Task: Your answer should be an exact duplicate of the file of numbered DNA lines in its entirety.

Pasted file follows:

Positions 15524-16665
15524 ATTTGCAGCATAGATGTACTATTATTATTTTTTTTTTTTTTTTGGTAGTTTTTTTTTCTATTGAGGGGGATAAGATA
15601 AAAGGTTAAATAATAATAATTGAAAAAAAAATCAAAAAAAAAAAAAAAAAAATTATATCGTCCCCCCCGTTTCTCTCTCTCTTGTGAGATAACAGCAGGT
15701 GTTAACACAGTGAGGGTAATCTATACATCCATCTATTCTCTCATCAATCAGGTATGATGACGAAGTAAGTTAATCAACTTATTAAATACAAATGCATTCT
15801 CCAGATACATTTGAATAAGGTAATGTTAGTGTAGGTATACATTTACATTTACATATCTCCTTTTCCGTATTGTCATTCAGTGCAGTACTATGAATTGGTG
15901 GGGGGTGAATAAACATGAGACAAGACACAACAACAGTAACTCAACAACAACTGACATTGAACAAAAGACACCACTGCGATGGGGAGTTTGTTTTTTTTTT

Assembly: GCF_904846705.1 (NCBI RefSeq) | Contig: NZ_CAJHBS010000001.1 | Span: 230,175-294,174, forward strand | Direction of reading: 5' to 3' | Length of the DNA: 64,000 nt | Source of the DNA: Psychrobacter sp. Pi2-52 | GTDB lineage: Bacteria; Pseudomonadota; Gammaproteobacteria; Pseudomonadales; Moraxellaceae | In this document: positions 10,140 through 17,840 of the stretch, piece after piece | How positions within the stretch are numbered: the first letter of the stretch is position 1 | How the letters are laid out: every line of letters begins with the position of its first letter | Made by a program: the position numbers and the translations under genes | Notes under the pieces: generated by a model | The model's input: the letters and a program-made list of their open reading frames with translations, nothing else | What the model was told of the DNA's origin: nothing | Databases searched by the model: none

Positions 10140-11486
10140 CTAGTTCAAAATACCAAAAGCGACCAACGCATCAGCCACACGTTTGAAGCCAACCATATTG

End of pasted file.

Positions 15524-16665
15524 ATTTGCAGCATAGATGTACTATTATTATTTTTTTTTTTTTTTTGGTAGTTTTTTTTTCTATTGAGGGGGATAAGATA
15601 AAAGGTTAAATAATAATAATTGAAAAAAAAATCAAAAAAAAAAAAAAAAAAATTATATCGTCCCCCCCGTTTCTCTCTCTCTTGTGAGATAACAGCAGGT
15701 GTTAACACAGTGAGGGTAATCTATACATCCATCTATTCTCTCATCAATCAGGTATGATGACGAAGTAAGTTAATCAACTTATTAAATACAAATGCATTCT
15801 CCAGATACATTTGAATAAGGTAATGTTAGTGTAGGTATACATTTACATTTACATATCTCCTTTTCCGTATTGTCATTCAGTGCAGTACTATGAATTGGTG
15901 GGGGGTGAATAAACATGAGACAAGACACAACAACAGTAACTCAACAACAACTGACATTGAACAAAAGACACCACTGCGATGGGGAGTTTGTTTTTTTTTT

Assembly: GCF_904846705.1 (NCBI RefSeq) | Contig: NZ_CAJHBS010000001.1 | Span: 230,175-294,174, forward strand | Direction of reading: 5' to 3' | Length of the DNA: 64,000 nt | Source of the DNA: Psychrobacter sp. Pi2-52 | GTDB lineage: Bacteria; Pseudomonadota; Gammaproteobacteria; Pseudomonadales; Moraxellaceae | In this document: positions 10,140 through 17,840 of the stretch, piece after piece | How positions within the stretch are numbered: the first letter of the stretch is position 1 | How the letters are laid out: every line of letters begins with the position of its first letter | Made by a program: the position numbers and the translations under genes | Notes under the pieces: generated by a model | The model's input: the letters and a program-made list of their open reading frames with translations, nothing else | What the model was told of the DNA's origin: nothing | Databases searched by the model: none

Positions 10140-11486
10140 CTAGTTCAAAATACCAAAAGCGACCAACGCATCAGCCACACGTTTGAAGCCAACCATATTG